The director of services of the Peep-Ters Extension Institute is Jennifer Peprah, a Clinical Psychologist, a product of Wesley Girls High School and The University of Ghana Legon Graduate School. Peep-Ters Extension also boasts the services of Dr. Fred Siaw, medical doctor, George Mends, drug counsellor/case worker and Ebenezer Abekah, Christian counsellor. Dr. Eugene Dordoye, who has studied both in Ghana and at Johns Hopkins University in the United States, serves as both Psychiatrist and Medical Director.
Peep-Ters Extension, in just a few months of operation, has already achieved commendable results. Family testimonies provide the most satisfying evidence: “My brother looks like he has been born again I’m looking forward in having a better relationship with him now.” More testimony, “I thought he was going to die. I can”t believe they have help him turned his life around I’m graceful”. Although the journey is challenging, testimonies like these remind everyone how important it is to continue helping in developing this Institute.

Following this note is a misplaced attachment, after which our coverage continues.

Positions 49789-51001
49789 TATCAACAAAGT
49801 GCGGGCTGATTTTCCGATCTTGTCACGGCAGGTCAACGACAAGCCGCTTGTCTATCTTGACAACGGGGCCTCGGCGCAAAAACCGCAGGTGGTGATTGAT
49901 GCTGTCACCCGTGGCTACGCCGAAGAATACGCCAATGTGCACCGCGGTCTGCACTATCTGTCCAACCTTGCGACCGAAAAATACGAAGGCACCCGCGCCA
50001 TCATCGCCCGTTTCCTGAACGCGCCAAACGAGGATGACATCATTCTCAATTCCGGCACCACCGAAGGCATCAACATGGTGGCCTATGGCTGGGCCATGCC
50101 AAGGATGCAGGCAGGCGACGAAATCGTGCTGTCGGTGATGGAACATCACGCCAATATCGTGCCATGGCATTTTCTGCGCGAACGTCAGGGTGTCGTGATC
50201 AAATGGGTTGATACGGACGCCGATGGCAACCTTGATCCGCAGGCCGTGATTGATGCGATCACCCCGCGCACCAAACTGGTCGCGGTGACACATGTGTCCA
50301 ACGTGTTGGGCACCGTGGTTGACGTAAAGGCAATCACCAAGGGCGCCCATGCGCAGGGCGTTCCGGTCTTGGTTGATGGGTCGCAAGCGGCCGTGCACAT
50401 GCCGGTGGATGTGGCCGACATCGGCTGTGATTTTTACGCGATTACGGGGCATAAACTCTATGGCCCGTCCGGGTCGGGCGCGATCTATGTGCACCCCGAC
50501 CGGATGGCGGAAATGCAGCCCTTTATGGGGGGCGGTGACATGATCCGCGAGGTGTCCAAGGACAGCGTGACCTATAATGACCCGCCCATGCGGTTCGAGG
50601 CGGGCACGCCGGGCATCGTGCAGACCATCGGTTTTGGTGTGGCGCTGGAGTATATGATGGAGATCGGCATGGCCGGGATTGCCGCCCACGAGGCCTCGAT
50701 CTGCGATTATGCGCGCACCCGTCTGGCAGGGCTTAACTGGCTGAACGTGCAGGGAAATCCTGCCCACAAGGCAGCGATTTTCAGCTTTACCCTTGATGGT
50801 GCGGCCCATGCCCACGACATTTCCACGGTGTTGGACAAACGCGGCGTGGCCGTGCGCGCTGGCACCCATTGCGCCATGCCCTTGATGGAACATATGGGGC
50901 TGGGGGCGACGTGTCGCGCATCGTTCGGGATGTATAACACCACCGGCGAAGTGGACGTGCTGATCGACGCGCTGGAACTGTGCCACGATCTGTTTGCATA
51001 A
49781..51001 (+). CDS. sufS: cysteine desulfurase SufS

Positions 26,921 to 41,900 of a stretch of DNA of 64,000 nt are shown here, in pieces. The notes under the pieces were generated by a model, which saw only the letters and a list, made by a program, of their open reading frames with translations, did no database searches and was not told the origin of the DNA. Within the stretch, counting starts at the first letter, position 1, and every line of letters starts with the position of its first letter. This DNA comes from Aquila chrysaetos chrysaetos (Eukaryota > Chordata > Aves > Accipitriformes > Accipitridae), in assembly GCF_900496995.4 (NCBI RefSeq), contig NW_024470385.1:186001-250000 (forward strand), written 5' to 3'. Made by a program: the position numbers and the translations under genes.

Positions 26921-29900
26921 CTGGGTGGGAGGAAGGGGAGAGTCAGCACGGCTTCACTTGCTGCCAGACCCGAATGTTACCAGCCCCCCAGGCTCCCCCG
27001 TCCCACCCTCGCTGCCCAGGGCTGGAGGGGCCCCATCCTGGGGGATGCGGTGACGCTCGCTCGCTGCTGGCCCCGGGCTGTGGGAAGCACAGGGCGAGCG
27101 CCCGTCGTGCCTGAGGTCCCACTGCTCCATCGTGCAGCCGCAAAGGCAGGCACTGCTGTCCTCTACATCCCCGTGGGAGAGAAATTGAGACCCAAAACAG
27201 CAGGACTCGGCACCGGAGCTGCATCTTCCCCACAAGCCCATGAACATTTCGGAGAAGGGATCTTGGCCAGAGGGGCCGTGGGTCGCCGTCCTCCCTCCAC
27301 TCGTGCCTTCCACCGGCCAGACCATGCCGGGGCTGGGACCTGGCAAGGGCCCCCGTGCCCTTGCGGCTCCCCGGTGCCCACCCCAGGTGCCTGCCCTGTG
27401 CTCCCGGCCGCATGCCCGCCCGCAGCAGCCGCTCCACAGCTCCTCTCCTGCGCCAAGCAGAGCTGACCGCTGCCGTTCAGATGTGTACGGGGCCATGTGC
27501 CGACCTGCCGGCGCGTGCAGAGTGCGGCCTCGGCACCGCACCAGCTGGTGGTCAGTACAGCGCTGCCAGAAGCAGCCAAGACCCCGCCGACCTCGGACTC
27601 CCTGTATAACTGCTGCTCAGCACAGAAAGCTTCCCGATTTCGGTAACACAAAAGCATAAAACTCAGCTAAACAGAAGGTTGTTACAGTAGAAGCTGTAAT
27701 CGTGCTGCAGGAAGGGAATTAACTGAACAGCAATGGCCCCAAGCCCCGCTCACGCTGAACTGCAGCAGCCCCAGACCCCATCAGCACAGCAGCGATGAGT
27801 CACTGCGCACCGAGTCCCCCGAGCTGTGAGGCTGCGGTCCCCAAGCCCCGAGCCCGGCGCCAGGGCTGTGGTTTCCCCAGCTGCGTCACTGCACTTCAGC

In addition to a full spectrum of therapy services for anger management, depression, stress, anxiety, domestic abuse and other debilitating conditions, Peep-ters Extension recognizes alcohol and drug addiction as a disease that requires treatment with support, not judgement. Understanding addiction as a disease and with knowledge of credible services available in Ghana, family members, pastors, friends, mentors and bystanders should feel comfortable, perhaps even obligated, to recommend treatment for their loved ones.
For more information visit MEF at www.marthaedu.org. The Extension at www.theextension.org. The Oxford House at www.hopefullway.org.
Send enquires to Martha Educational Foundation, USA Liaison/Program Director, Jim DeLaMater at: [email protected]
By: George Awuah Fosu, Chairman and Coordinator of Peep-Ters Extension, Member of the Atlanta Group Psychotherapy Society. Contact directly at: [email protected]